IFR Circling Areas – How far can you go?

Following a worldwide spate of accidents involving aircraft conducting authorised circling approaches to a suitable runway that was not provided with a straight-in approach, the International Civil Aviation Organization (ICAO) developed a policy that required all States to implement straight-in approaches, where possible, for all instrument approach runways. Australia completed this work some years ago.

With the availability of straight-in approaches, manoeuvring at low level and at/or above the circling MDA, at night or in conditions of reduced visibility within the circling area is becoming less prevalent, although it remains a valid means of approaching the runway to land in certain circumstances. But how are the dimensions of a circling area calculated?

Instrument approach procedure designers, using ICAO PANS-OPS criteria, determine the IFR circling area lateral dimension for each performance category (PC) using the maximum speed for that particular PC and the related true air speed (TAS) at an altitude of 1000 ft above the aerodrome. Below, an example is shown for an aerodrome with an elevation of 1000 ft AMSL from ICAO Doc 8168, Vol I.

from ICAO Doc 8168, Vol I.

At an aerodrome with an elevation that is higher than 1000 ft AMSL, or on a hot day, the TAS will be higher, and the turn radius will be greater, than these standard values, resulting in the requirement for a larger radius than the standard value.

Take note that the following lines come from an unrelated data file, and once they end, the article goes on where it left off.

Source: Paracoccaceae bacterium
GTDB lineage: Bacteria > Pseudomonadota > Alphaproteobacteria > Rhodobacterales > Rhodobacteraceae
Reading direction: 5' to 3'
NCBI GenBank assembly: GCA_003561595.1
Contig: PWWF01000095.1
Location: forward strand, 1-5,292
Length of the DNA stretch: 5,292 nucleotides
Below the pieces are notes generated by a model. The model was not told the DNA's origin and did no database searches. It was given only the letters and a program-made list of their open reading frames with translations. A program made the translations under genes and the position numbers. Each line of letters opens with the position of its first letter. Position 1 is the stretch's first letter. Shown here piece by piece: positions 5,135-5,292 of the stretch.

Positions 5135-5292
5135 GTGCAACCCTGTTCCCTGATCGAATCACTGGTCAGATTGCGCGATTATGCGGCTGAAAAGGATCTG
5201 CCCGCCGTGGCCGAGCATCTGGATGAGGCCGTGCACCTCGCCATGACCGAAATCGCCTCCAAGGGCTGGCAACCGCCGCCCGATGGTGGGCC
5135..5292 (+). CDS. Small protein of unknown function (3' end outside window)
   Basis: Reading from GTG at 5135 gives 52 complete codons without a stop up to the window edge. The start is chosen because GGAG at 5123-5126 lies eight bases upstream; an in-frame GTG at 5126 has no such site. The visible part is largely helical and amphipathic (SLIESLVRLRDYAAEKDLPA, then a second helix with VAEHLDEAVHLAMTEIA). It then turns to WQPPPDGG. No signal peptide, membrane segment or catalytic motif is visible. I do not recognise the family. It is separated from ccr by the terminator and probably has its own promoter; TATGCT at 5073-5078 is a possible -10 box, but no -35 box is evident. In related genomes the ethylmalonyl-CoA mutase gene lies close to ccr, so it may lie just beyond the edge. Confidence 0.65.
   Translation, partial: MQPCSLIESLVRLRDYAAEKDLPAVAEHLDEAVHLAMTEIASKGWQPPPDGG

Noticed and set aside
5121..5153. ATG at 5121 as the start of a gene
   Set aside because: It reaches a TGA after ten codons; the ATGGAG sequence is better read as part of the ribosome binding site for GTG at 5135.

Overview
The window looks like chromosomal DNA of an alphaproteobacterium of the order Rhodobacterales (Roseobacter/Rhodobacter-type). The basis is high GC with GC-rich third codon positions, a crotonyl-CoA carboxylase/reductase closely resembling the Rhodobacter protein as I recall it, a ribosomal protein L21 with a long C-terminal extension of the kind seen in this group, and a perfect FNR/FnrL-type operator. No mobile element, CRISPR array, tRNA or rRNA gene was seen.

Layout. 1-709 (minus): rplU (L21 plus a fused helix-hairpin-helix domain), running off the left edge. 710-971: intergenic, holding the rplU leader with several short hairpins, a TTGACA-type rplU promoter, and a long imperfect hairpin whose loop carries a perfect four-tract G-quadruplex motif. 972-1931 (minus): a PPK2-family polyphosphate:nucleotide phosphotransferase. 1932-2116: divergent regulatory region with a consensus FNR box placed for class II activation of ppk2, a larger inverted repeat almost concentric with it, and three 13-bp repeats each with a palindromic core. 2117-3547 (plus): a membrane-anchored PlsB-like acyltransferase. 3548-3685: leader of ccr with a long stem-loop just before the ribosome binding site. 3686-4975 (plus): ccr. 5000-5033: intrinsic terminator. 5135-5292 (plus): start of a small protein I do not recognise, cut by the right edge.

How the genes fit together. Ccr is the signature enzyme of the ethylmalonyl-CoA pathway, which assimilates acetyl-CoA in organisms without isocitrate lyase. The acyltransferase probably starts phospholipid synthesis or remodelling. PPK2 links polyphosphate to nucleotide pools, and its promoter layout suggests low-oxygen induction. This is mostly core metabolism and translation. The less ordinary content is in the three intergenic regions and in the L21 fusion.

AIP ENR 1.5-5, para 1.6.6, provides contextual information to pilots that includes reference to the radius of each PC’s circling area, based on the standard ICAO para as displayed.

These are the circling areas that pilots plan and use their skills to remain within. However, according to the ICAO methodology, at an aerodrome with a higher elevation such as Armidale in NSW, with an aerodrome elevation of 3556 ft AMSL, the circling area altitude is determined by obstacles that are up to 2.83 nm from the runway end rather than the standard 2.66 nm for a performance category B aircraft on a standard ISA day.

Regardless of the specific parameters that have been used by the procedure designer to determine the circling area, the pilot’s compliance with the provisions stated in AIP is likely to ensure adequate obstacle clearance at the published altitudes.

When preparing Aeronautical Impact Assessments, Aviation Projects’ specialist aerodrome safeguarding consultants apply the relevant provisions of ICAO Docs and the Part 173 Manual of Standards to ensure that all relevant obstacles are assessed, within the requisite IFR circling area dimensions.

At Aviation Projects, we provide trusted advice about airport planning, development and operations and aerodrome safeguarding. Contact us today.

Tags: Aviation Safety, Aerodrome Safeguarding, IFR Circling Area

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